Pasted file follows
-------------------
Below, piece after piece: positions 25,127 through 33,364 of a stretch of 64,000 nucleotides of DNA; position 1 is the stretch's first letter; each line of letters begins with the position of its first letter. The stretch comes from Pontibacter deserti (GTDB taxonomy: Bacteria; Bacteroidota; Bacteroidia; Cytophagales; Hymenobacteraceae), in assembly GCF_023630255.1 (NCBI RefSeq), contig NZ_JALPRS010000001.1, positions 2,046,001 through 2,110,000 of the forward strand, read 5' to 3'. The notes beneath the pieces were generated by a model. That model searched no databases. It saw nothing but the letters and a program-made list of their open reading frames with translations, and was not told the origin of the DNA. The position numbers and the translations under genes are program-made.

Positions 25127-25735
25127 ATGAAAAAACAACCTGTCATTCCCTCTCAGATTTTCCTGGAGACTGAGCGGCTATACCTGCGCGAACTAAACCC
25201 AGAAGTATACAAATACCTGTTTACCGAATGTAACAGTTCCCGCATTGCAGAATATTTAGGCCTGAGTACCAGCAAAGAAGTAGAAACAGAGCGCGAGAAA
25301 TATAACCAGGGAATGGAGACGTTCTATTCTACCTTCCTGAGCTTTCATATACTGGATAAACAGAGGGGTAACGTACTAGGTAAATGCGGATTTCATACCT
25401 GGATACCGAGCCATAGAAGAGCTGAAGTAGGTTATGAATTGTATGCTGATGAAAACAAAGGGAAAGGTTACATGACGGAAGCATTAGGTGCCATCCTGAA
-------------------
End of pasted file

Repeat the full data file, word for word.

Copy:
Below, piece after piece: positions 25,127 through 33,364 of a stretch of 64,000 nucleotides of DNA; position 1 is the stretch's first letter; each line of letters begins with the position of its first letter. The stretch comes from Pontibacter deserti (GTDB taxonomy: Bacteria; Bacteroidota; Bacteroidia; Cytophagales; Hymenobacteraceae), in assembly GCF_023630255.1 (NCBI RefSeq), contig NZ_JALPRS010000001.1, positions 2,046,001 through 2,110,000 of the forward strand, read 5' to 3'. The notes beneath the pieces were generated by a model. That model searched no databases. It saw nothing but the letters and a program-made list of their open reading frames with translations, and was not told the origin of the DNA. The position numbers and the translations under genes are program-made.

Positions 25127-25735
25127 ATGAAAAAACAACCTGTCATTCCCTCTCAGATTTTCCTGGAGACTGAGCGGCTATACCTGCGCGAACTAAACCC
25201 AGAAGTATACAAATACCTGTTTACCGAATGTAACAGTTCCCGCATTGCAGAATATTTAGGCCTGAGTACCAGCAAAGAAGTAGAAACAGAGCGCGAGAAA
25301 TATAACCAGGGAATGGAGACGTTCTATTCTACCTTCCTGAGCTTTCATATACTGGATAAACAGAGGGGTAACGTACTAGGTAAATGCGGATTTCATACCT
25401 GGATACCGAGCCATAGAAGAGCTGAAGTAGGTTATGAATTGTATGCTGATGAAAACAAAGGGAAAGGTTACATGACGGAAGCATTAGGTGCCATCCTGAA